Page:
The Bear family lived in a cottage near Oxford. There was Nick Bear, aged 52, whose wife, Eadie aged 38, had recently left him to go and live with her Yoga teacher, and their son Ben Bear, aged 12. In happier times they had called themselves ‘The Three Bears’ family’.
Today, Nick was with his mum, Lily. They walked up the garden path and silently looked at the three pairs of wellies lined up outside the front door.
‘Well that’s just another reminder that she’s gone. I’ll move her boots before Ben comes home. She won’t be needing them in Delhi’.
Nick unlocked the door and they stepped in. If you looked carefully, everything was in threes.
Three lovely bamboo chairs sat around the dining table and the settee was a three-seater. When Nick sat with his son to eat the empty chair was just a painful reminder of his loss.
His mum turned to him ‘Have you heard anything from Eadie?’
‘Ben has, He had a text to say she had arrived safely’.
‘I suppose she’s with him?’ Lily said sourly.
‘Yes. Who would have thought. What a spin off from Yoga classes’.
‘Did you talk to her before she went?’
‘Of course I did. I begged but she was having none of it. Said she needed to do this, needed to ‘find herself’ before she disappeared altogether. That empty chair sums it up. We were so happy, just the three, of us and now there’s just this horrible gap’.
At that moment Nick’s elderly neighbour Edith popped out of her front door.
‘Any news Nick?’
‘Not really Edith. I was just telling mum, Ben’s had a text to say she’s OK’.
‘Who would have thought’ mused Edith ‘but we could all see that she fancied the pants of Devram, and she was so much younger than the rest of the class’.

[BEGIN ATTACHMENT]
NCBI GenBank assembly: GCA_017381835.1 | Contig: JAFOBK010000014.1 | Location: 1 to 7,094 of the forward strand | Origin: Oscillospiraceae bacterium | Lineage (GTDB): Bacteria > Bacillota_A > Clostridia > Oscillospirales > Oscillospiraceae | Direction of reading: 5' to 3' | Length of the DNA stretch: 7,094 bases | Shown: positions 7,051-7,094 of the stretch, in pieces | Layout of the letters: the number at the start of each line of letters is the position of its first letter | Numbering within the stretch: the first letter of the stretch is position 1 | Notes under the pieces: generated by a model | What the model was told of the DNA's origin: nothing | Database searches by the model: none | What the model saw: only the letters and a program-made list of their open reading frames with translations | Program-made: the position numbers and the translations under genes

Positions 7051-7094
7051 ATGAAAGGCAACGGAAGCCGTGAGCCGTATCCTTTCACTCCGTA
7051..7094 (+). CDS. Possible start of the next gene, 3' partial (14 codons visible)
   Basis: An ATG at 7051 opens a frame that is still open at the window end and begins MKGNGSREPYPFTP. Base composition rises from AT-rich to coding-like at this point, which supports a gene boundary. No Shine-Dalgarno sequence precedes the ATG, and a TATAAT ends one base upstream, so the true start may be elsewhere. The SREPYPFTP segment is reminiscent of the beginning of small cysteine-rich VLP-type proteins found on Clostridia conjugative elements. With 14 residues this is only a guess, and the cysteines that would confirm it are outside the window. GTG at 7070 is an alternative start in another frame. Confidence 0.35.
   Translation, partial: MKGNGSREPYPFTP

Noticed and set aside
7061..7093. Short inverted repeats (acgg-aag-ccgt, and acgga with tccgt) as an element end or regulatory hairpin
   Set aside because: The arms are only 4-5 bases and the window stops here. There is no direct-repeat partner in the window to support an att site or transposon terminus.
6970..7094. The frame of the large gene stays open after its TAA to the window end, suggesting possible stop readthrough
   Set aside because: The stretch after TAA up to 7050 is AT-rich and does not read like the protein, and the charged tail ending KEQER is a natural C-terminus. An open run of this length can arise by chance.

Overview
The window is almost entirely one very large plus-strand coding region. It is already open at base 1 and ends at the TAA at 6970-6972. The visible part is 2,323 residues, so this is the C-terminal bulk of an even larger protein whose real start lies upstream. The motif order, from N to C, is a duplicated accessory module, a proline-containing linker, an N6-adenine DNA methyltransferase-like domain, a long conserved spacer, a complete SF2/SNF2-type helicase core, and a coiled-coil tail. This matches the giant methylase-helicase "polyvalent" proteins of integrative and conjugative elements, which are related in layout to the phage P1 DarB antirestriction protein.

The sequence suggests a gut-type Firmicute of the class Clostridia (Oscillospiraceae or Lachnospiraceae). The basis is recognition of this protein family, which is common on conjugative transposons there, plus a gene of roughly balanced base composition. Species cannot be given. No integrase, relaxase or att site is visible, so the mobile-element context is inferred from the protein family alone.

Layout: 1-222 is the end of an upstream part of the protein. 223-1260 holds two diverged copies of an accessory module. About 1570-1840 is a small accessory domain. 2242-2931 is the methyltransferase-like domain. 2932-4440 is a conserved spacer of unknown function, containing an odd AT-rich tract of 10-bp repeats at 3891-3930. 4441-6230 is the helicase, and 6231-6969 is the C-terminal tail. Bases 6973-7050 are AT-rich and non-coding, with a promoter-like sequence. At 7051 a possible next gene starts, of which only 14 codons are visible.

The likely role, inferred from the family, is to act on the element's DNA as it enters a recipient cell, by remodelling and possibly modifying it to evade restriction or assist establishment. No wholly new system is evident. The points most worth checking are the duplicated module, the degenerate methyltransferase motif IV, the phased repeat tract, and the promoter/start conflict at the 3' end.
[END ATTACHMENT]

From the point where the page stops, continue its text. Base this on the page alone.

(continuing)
Nick’s eyes watered and Lily looked sour.
‘Ok, Ok, Edith, no need to go on. Things are bad enough as it is without you rubbing it in’
Nick rubbed his eyes ‘She loved going to Yoga. Said it took her out of herself. Gave her space for an hour or two. I had no idea she was so unhappy’.
Lilly looked at her son and said ‘Well. You’ve really let yourself go Nick. You’ve become very, very boring. You never want to do anything. She’s only 38. She doesn’t want to face up to a lifetime of telly watching’.
‘Thanks Mum. A real support you are. Anyway, she was a good mum. I could never imagine her leaving Ben. She said we were the ‘Three Bears’ and no Goldilocks was going to spoil that. We hadn’t factored in the Yoga Guru’.
‘Just shows how unhappy and desperate she must have felt’.
A long howl rose from somewhere deep within Nick.
The two elderly ladies looked at him in some alarm. They were not of a generation to deal with a weeping, sobbing man. Lily looked at her watch and saw it was 3.10pm. Ben would be home from school soon.
‘Come on Nick. Pull yourself together. Let’s move her boots. Too much of a reminder’
‘I could take them down the charity shop’ suggested Edith.
Nick looked distraught. ‘No, No Edith. I’ll put them in the shed. She might come back, and come to think of it, I’ll fold the chair up. Too many memories with that chair’. He rushed indoors, picked up the chair and came back out to pick up the wellies. Again, the two ladies looked at him dismissively.
‘Grow up Nick’, said his mum.
They all heard the gate click and looked round. Ben was coming up the path.
‘Hi all. Had a text from mum. She says she hates it over there. Too hot and dusty, and Devram ‘s turned out to be a bit of a twat. Here dad look at this’ and Ben handed over the phone.
Nick looked at the screen and read’ Tell dad I’m sorry’.
Carefully Nick turned back indoors and placed the chair back round the ‘Three Bears’ table.